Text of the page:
Fostering Successful Businesses in Your Community

How can Main Street organizations create a supportive, business-friendly community? 

What are the elements of a community that make it viable to attract business and expansion for the existing ones? 

And what are the trends that best produce the desired entrepreneurial advancement? 

These are some of the questions driving Entrepreneurial Ecosystems in Appalachia, a recently published suite of research reports and resources supporting entrepreneurial ecosystem development in Appalachia. However, the findings are beneficial to more than the southwest corner of Virginia. They are broadly applicable to encourage entrepreneurship and increase the probability of a successful business in your community, too.

The report makes clear that the development and maintenance of robust regional entrepreneurial ecosystems involves a complex mix of culture, history, markets, policy and environmental factors.  Referenced in the report, the Kauffman Foundation has developed “Seven Design Principles for Building Entrepreneurial Ecosystems” that provide excellent guidance and actionable ideas to support the ecosystem:

  1. Put Entrepreneurs Front and Center: Effective ecosystems are led “by and for” entrepreneurs.
  2. Foster Conversations: Effective ecosystems engage multiple partners in conversations that are focused on hope and action.
  3. Enlist Collaborators. Everyone is invited: Effective ecosystems engage partners from all walks of life, multiple disciplines and multiple sectors.
  4. Live the Values: Effective ecosystems do not have a “leader.” They are built on an invisible social contract of shared values.
  5. Connect people bottom-up, top-down, outside-in: Effective ecosystems bridge social boundaries and build tribes of trust.
  6. Tell a Community’s Authentic Story: Effective ecosystems champion role models and create stories out of strength.
  7. Start, be patient: Effective ecosystems take time to build.

The report is part of a larger project entitled Entrepreneurial Ecosystems in Appalachia. Additional project materials can be accessed at www.arc.gov, as well as the project’s website: http://arceco.creconline.org.

For a Main Street-focused guide, check out Main Street America’s Entrepreneurial Ecosystems and the Role of Commercial Districts >>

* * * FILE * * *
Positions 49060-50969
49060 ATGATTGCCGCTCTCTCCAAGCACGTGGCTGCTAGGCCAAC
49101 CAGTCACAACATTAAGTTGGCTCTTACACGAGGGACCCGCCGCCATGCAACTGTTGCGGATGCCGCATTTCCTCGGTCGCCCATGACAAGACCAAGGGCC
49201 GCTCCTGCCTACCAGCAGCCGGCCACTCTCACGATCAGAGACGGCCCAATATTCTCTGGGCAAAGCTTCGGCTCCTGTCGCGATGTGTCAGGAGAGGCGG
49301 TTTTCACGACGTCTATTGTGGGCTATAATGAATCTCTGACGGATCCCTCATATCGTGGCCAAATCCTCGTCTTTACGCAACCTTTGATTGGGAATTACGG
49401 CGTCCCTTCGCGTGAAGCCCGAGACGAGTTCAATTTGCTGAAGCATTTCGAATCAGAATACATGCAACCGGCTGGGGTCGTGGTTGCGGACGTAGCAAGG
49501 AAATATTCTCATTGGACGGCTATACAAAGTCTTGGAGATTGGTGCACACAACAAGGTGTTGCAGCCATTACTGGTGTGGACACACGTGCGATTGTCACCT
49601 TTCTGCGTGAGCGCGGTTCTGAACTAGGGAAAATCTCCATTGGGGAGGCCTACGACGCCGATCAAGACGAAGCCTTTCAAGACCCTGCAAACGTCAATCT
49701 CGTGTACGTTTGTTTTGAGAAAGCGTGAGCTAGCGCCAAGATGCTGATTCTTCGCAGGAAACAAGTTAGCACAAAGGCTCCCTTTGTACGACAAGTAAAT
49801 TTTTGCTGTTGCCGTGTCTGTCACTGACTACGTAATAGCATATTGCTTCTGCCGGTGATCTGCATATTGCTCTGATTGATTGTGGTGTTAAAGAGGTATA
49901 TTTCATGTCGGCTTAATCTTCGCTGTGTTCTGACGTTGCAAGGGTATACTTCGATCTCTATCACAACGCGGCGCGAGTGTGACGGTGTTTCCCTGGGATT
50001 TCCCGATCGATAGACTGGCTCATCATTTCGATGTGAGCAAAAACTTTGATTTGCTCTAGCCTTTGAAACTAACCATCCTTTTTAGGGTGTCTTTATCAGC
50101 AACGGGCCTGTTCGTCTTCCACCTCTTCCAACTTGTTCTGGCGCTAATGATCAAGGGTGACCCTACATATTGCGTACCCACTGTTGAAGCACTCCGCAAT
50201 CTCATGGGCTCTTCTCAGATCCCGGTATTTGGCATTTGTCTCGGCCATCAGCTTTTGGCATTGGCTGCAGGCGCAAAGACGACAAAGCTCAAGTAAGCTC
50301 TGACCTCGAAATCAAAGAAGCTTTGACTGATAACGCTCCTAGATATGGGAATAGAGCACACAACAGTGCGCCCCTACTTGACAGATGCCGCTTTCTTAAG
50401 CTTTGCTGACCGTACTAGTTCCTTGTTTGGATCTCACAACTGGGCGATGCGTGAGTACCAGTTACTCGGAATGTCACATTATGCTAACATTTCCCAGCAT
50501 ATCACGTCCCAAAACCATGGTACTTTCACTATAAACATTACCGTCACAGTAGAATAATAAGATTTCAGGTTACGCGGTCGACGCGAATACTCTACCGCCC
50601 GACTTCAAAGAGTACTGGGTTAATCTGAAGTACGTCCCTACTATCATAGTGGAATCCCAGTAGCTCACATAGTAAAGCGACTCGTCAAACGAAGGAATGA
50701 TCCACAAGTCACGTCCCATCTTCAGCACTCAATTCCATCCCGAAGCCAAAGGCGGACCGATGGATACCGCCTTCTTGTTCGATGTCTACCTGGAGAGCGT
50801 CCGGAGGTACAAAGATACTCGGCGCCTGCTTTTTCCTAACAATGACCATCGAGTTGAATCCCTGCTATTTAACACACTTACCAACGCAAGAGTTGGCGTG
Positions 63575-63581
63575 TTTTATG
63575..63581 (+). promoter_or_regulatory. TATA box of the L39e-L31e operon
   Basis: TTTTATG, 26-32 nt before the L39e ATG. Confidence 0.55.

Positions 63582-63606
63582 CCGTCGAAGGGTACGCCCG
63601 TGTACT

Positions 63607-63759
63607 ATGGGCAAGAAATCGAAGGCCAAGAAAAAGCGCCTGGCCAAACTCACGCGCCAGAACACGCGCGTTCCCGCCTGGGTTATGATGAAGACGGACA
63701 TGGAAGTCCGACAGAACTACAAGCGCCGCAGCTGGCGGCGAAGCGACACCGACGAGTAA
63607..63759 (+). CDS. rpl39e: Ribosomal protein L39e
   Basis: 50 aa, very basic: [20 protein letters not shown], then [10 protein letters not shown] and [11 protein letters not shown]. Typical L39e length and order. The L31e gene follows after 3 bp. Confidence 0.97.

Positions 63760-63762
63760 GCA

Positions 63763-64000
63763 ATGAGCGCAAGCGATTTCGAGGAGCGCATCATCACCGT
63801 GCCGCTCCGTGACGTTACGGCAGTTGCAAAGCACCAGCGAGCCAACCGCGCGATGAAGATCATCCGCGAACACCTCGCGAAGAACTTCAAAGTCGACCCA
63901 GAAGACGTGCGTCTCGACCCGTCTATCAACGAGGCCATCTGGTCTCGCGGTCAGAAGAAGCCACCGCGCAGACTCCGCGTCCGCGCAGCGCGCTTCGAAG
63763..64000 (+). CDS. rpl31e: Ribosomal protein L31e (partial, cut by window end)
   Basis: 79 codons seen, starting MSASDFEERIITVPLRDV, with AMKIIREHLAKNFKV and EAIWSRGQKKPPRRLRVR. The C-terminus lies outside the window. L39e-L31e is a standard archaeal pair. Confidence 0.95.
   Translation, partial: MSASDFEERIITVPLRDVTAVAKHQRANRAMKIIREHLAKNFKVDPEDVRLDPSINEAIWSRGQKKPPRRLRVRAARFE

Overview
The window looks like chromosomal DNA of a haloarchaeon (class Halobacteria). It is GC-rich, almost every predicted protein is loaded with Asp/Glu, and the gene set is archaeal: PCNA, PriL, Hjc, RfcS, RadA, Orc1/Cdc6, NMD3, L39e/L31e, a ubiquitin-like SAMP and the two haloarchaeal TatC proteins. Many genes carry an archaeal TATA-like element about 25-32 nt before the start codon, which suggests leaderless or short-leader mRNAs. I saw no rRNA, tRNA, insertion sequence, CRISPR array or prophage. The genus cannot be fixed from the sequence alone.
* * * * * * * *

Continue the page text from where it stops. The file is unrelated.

Autonomous Transit Shuttle Service to Launch in Crozet

The Downtown Crozet Initiative, a DHCD Commercial District Affiliate community organization, is embracing cutting-edge technology to help make visiting downtown a convenient, zero-emission experience, shuttling customers from a parking area into the commercial core.  While it may sound more Jetsons than Main Street, this is the real deal.

Crozet’s Perrone Robotics, Inc., JAUNT, Inc. and Albemarle County just announced a partnership to develop, test and operate the autonomous transit shuttle service pilot. The pilot program will start March 2019 in Crozet with hopes to expand toward Charlottesville, allowing riders to embark and disembark along a fixed route.

Albemarle County Board of Supervisors Chair Ann Mallek shared, “Albemarle County has long supported vibrant communities, and an autonomous, zero-emission transit service brings the promise of reduced parking needs and greater use of green technologies in our urban centers – allowing our community to continue to flourish into the future.”

This is one customer-oriented innovation to watch.  Learn more >>>

Recognizing the Hard Work on Main Street: Western Front Hotel

At the 2018 Downtown Intersections in Harrisonburg, we continued the tradition of acknowledging outstanding achievements in comprehensive downtown revitalization efforts through Merit Awards.  They recognize the hard work, dedication and success of Virginia’s Main Street communities and their achievements across the four points of the Main Street Approach®.  This is the fourth in a blog series to highlight each of the seven awards.